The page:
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In a release that largely focuses on performance improvements and digital well-being tools to curb notification overload and smartphone addiction, Apple’s Siri shortcuts initiative in iOS 12 stands out as one of the most exciting developments in modern iOS history. Perhaps even more impressive than developers’ adoption of Siri shortcuts though has been the response to Apple’s Shortcuts app, which enables the creation of custom shortcuts that can integrate with apps, system features, and even Siri.
In addition to a thriving community that continues to prove how combining users’ imagination with automation can elevate iOS productivity, Apple itself has so far shown a remarkable commitment to the Shortcuts app by listening to the community and ensuring a smooth transition from Workflow. Traditionally, Apple’s App Store apps receive major updates then linger for months before the next big set of changes; with Shortcuts, Apple has kept the TestFlight beta channel active, pushing for the same development pace that characterized Workflow before its acquisition.
The result is Shortcuts 2.1, released today on the App Store with a variety of bug fixes, iCloud improvements, and, more importantly, new actions that integrate the app even more deeply with iOS 12. If you’re not familiar with the Shortcuts app, I recommending reading the dedicated section from my iOS 12 review first; if you’re an existing Shortcuts user and rely on the app for key aspects of your iOS workflow, let’s dig in and take a look at what’s new.
Welcome to the MacStories Shortcuts Archive, the official repository for shortcuts created by Federico Viticci and the MacStories team.
Since the original release of Workflow in 2014, we’ve created hundreds of automations to help readers use their iOS devices more efficiently. The goal of this archive is to offer a complete catalogue of our old workflows as well as new custom shortcuts for Apple’s Shortcuts app.
Each shortcut in this archive has been created, updated, and tested by Federico and the MacStories team. Shortcuts are organized in categories, and you can jump directly to a specific category by using one of the section links below.
Anyone is free to download, modify, and redistribute shortcuts from the MacStories archive. Our shortcuts are provided for free and out of love for the Shortcuts automation community. In fact, we encourage readers to download shortcuts and optimize them to their needs. No attribution is necessary, but we always appreciate it.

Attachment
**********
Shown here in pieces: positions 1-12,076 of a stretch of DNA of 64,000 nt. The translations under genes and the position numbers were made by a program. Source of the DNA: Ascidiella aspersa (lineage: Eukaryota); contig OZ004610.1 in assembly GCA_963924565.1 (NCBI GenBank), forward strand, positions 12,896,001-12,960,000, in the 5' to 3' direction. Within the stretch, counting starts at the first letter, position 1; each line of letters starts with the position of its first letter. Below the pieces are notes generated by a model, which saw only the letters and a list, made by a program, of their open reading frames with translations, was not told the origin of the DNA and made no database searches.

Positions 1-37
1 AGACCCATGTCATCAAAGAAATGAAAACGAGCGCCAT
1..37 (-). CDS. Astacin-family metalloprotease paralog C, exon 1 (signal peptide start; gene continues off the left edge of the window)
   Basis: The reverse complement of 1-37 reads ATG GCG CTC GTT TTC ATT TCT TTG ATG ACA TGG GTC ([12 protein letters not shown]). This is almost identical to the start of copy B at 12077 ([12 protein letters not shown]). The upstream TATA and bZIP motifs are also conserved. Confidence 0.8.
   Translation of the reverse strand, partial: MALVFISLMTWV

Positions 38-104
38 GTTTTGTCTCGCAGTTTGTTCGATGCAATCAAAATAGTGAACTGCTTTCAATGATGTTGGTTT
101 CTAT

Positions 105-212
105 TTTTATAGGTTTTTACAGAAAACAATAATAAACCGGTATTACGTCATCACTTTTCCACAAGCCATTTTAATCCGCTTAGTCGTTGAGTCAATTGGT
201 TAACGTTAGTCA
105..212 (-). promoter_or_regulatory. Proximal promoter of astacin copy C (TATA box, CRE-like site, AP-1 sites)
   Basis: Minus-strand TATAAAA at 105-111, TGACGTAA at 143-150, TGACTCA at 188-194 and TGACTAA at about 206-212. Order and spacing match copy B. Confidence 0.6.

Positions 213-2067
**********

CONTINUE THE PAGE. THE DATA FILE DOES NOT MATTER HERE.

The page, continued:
If you’re new to the Shortcuts app, you can find our coverage here; we also recommend going back through the Workflow archives for additional context. All of our workflows have been updated for the Shortcuts app and are included in this archive.
The archive will be regularly updated with new shortcuts over time. Updates will be shared on Twitter via the @viticci and @macstoriesnet accounts.
Redeem an iTunes code contained in the system clipboard. The shortcut will prompt you to pick a code you previously copied before launching the App Store’s redemption page, where the code will be already filled in.
Create a new calendar event choosing from a list of templates. Templates are represented by a Dictionary action at the beginning of the shortcut and they support customization for calendar name, location, duration, notes, alert time, and the all-day setting. The shortcut will only ask to confirm the event’s title and start date. This shortcut was originally created for members of Club MacStories.
Dictate an iMessage to a friend from a widget. The dictation language is set automatically based on the recipient’s address stored in their contact card. iMessages are sent in the background, but you’ll be asked to confirm the message before sending it.
A mail merge shortcut that supports multiple variables for email addresses and a second piece of information for each recipient. Each email address is automatically paired with the corresponding variable in the second group. Supports customizable message and subject templates.
A comprehensive menu to save webpages from Safari as notes in Evernote. The shortcut supports saving links as rich text, .webarchive files, PDFs, plain text, or attachments. The shortcut can either create new notes or append to an existing note. See comments below for instructions on how to store a list of your favorite Evernote notebooks, tags, and notes.
Generate a .webarchive version of the current Safari webpage and save it in the Evernote app. The shortcut needs to open Evernote for iOS and is also supported in Safari View Controller. The title of the original webpage is copied to the clipboard for easy pasting in Evernote’s title field.
Save selections from Safari webpages as highlights in Evernote. Ideal for articles that will have multiple highlights, which will be appended to the same note. The shortcut integrates with the ShareQuote shortcut to make it easy to share highlights with iOS extensions later.
Convert a tweet URL into an embeddable rich text version that contains the original text and links of the tweet. The rich text is then appended to an existing note in Evernote. The shortcut cleans up shortened Twitter links, maintains author names, and lets you customize the list of Evernote notes to append tweets to.
Quickly append text or an audio recording to a note called Scratchpad in your Evernote account. Audio will be recorded using Shortcuts’ native microphone access and recording UI; the audio file supports inline playback within Evernote.
Turn any web article into a clutter-free Evernote note that maintains formatting but removes extra visual elements from the original webpage. The shortcut has to be run in the extension from Safari or Safari View Controller.
Extract all files from a compressed archive passed as input and save them into the same folder in iCloud Drive/Shortcuts. The name of the archive is used to create a new destination folder in Shortcuts’ iCloud Drive container.